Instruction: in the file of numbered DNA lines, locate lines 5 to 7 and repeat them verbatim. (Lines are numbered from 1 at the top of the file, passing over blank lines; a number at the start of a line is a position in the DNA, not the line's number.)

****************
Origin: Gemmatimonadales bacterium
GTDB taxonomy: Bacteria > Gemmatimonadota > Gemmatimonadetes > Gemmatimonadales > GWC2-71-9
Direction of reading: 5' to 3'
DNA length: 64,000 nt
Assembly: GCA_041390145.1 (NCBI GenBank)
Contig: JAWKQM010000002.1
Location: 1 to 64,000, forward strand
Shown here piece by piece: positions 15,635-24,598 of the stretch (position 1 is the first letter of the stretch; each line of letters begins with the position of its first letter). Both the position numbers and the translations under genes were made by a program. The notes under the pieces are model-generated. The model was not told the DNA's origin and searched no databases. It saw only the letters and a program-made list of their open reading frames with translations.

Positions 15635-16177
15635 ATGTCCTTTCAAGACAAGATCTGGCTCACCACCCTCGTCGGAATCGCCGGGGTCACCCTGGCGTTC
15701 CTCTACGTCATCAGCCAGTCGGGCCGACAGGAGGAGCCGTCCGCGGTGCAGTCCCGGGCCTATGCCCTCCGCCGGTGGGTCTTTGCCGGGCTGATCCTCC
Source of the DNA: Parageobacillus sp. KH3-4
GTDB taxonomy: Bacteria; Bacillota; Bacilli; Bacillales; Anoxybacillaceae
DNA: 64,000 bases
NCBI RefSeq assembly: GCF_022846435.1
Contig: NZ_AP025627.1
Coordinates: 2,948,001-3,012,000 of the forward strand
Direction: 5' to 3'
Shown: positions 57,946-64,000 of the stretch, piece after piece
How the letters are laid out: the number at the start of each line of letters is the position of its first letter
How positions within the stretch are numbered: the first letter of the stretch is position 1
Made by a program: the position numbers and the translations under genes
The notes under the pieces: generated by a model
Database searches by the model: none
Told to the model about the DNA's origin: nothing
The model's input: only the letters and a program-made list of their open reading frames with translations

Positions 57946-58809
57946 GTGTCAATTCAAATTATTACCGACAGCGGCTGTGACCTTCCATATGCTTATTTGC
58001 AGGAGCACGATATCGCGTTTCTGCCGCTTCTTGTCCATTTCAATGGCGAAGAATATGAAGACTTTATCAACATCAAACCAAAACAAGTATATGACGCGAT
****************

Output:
Assembly: GCA_041390145.1 (NCBI GenBank)
Contig: JAWKQM010000002.1
Location: 1 to 64,000, forward strand